The community of Shia Ismaili Moslems in Portugal is one of the largest in continental Europe and numbers several thousand, including many who fled Mozambique during a 16-year civil war.
Karim is the 49th hereditary Imam of the Shia Ismaili Moslems. His followers believe he is a direct descendant of the Prophet Mohammad through his cousin and son-in-law, Ali, the first Imam, and his wife Fatima, the Prophet's daughter.
Unlike his flamboyant father Prince Aly Khan who was once married to Hollywood actress Rita Hayworth, Karim has generally shunned publicity but is reputed to manage the same vast fortune his family has traditionally enjoyed.Source: ReutersAga Khan and President Sampaio Speak on Faith and Civil Society; New Ismaili Centre in Lisbon Creates Innovative Multipurpose Space
LISBON, Portugal, July 11, /PRNewswire/ -- The role of faith organizations in addressing development challenges and the principles underlying Portugal's draft law on religious freedom could yield model legislation for a more ethnically and religiously diverse Europe. Portugal's President Jorge Sampaio and His Highness the Aga Khan, Imam (spiritual leader) of the Shia Ismaili Muslims, today echoed this shared sentiment at the inauguration of a landmark building for cultural and social
interaction in the centre of Lisbon.
"Social harmony, coupled with the freedom and respect of religious expression, is a prerequisite for all human progress" the Aga Khan said. He went on to highlight an approach taken by the World Bank in a recent dialogue that it sponsored with nine world religions. A common ethical basis permits co-operation between faith organizations, co-operation that the Aga Khan felt, could address "some of the most pressing problems of our time: food security, post-conflict reconstruction, delivery of social services, and the role of culture and cultural institutions for healthy societies."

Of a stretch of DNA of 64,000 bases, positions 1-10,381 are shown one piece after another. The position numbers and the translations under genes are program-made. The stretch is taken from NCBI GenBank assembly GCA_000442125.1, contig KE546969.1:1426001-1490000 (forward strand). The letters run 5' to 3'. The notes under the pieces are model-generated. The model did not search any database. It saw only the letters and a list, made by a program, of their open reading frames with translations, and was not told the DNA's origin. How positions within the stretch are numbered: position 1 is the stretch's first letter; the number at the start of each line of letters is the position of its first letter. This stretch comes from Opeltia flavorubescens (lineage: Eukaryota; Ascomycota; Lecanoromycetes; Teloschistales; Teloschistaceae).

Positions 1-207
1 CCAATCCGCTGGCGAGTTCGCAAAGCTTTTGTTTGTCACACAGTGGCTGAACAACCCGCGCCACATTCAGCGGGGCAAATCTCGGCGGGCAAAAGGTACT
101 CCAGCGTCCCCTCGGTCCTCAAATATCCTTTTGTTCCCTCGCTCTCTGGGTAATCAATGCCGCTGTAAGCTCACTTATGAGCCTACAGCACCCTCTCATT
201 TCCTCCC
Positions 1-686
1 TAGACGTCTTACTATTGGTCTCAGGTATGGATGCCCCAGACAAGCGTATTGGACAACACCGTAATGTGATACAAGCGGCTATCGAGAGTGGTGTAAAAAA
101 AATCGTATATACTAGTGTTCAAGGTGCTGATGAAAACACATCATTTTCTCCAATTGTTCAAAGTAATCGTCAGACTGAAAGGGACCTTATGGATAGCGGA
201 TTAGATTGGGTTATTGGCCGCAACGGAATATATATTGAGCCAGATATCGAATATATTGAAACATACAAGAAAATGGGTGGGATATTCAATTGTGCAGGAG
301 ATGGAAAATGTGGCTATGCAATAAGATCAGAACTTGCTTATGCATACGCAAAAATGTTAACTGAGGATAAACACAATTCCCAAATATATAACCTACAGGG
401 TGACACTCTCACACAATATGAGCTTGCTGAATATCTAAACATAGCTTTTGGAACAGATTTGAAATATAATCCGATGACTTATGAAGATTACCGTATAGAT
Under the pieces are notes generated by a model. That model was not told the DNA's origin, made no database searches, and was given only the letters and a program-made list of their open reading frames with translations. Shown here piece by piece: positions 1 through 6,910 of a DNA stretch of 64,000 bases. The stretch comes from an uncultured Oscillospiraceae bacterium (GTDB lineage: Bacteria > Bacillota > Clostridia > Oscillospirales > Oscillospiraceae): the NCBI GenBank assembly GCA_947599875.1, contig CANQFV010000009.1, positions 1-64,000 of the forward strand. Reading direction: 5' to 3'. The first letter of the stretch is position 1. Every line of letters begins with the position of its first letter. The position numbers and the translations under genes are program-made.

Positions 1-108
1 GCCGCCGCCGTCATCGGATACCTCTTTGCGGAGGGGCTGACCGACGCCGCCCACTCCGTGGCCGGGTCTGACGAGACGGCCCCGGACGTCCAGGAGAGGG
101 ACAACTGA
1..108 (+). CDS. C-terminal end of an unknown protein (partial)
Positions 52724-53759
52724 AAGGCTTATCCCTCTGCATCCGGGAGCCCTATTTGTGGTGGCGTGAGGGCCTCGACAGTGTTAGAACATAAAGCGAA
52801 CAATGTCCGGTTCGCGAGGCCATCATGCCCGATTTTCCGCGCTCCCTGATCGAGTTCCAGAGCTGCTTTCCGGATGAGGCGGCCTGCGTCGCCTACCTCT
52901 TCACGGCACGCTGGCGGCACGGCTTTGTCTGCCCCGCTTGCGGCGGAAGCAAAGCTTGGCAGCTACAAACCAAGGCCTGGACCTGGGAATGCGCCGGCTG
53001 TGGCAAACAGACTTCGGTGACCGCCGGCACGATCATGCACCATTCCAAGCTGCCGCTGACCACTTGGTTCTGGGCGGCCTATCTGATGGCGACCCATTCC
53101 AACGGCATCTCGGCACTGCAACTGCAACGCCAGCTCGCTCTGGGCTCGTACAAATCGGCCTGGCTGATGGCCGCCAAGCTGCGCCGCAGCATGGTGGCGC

Hailing the achievement represented by the new building, President Sampaio explained how the Ismaili Community and the Aga Khan Development Network were enabling people of all faiths and backgrounds to respond to these challenges.
The Centro Ismaili, which follows the establishment of similar centres in London and Vancouver over the past fifteen years, is the first of its kind in continental Europe. An 18,000 square metre complex of buildings and courtyards is set amidst a landscaped park off busy thoroughfares on the edge of central Lisbon.
Indian architect Raj Rewal and Frederico Valsassina of Lisbon, neither of whom are Muslims, have incorporated into the design of the Centro Ismaili, a Manueline inspiration from Jeronimos Monastery and a diversity of Islamic architectural influences from Andalusia to Persia and Mughal India to Turkey. Both President Sampaio and the Aga Khan acknowledged the blending of tradition and the innovative use of contemporary technology. Domes are suspended on pre-stressed cables,